military sexual assault

SENATE BILL AIMS TO CRACK DOWN ON SEXUAL ASSAULT IN MILITARY

 

By Miriam Raftery

November 18, 2013 (Washington D.C.) -- A battle is brewing in the U.S. Senate over a proposal aimed at protecting women in the military from sexual assault.

According to the Defense Department, REPORTS of sexual assaults shot up 46 percent in the last budget year, with 3,353 complaints filed from October through June.

But Senator Kirsten Gillebrand points out that an anonymous survey of military personnel conducted by the Pentagon found that the 26,000  said they were sexually assaulted last year. Senator Gillebrand says most sexual assaults were not reported because victims didn’t trust the chain of command or feared retaliation. So she is proposing to strip commanders of authority to prosecute cases of sexual assault, instead handing off these cases to experienced military lawyers outside the chain of command.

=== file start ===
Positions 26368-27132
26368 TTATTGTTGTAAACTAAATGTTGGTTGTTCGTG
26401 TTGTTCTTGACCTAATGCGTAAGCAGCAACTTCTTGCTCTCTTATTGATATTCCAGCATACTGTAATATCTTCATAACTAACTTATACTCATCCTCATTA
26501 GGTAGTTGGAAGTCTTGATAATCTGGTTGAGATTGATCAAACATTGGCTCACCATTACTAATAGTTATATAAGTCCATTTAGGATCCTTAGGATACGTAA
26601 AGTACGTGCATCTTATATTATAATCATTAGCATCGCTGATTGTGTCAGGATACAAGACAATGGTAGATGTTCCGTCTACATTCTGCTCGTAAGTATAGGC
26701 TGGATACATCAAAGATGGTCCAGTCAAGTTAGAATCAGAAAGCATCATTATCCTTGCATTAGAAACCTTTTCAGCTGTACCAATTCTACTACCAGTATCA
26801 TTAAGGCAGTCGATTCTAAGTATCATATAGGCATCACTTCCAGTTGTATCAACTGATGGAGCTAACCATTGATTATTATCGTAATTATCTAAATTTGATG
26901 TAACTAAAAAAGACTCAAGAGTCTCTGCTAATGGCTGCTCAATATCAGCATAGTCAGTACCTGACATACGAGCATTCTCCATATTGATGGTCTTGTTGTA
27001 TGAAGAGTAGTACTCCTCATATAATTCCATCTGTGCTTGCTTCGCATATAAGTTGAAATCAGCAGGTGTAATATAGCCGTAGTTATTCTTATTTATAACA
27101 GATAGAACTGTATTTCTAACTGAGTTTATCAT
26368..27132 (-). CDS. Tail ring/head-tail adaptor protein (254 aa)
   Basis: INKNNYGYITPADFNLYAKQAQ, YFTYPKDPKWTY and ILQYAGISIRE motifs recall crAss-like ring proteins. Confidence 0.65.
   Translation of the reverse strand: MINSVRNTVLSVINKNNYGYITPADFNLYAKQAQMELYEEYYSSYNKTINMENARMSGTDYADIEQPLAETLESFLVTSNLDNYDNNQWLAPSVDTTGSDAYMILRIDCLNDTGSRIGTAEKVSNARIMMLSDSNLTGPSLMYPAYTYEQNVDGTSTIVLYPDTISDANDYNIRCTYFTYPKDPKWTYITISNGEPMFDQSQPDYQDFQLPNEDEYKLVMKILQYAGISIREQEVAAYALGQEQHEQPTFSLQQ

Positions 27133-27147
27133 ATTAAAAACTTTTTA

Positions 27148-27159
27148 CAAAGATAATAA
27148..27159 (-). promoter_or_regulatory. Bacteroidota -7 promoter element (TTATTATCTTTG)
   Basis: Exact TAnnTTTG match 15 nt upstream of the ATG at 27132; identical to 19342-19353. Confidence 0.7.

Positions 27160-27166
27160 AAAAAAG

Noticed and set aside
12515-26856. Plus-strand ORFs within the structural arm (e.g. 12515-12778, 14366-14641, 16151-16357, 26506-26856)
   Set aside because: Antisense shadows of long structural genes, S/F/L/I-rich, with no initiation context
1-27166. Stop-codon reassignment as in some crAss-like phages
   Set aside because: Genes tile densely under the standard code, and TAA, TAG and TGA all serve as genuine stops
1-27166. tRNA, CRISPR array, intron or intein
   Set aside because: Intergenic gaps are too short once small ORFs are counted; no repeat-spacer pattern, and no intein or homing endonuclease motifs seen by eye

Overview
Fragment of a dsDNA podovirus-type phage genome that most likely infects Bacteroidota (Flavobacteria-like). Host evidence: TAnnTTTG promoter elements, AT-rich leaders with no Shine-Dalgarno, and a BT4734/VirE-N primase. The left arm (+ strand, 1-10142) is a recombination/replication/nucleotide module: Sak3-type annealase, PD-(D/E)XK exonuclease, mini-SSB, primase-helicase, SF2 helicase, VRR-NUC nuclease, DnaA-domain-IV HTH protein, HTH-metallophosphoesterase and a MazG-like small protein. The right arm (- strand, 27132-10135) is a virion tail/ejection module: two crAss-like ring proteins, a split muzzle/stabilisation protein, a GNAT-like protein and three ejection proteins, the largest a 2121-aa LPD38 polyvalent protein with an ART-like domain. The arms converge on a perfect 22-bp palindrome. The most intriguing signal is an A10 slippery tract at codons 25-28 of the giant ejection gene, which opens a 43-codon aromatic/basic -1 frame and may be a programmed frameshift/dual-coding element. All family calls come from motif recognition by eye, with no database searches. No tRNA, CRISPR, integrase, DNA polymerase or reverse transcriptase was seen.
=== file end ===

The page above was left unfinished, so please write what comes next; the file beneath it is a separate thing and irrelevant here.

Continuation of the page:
HEARING SET TUESDAY ON MILITARY JUSTICE IMPROVEMENT ACT

 

Senator Boxer seeks “citizen cosponsors” for landmark legislation to protect sexual assault victims

June 1, 2013 (Washington D.C.) – The House Armed Services Committee on Tuesday is expected to hear the Military Justice Improvement Act, a bill sponsored by 17 members of Congress including Senator Barbara Boxer (D-California), who is asking the public to support  the measure by becoming citizen cosponsors here.

The number of sexual assaults in the U.S. military rose by 35% from 2010 to 2012, according to a Defense Department report which found 26,000 members of the military had been victims of sexual assault – 70 assaults a day. Yet only 10% were even reported, and far fewer were prosecuted. 

Demands for reform have been fueled by two assaults in May in which military sex prevention officers were themselves charged with sexual abuse and other cases in which general overturned guilty verdicts in sexual assault cases.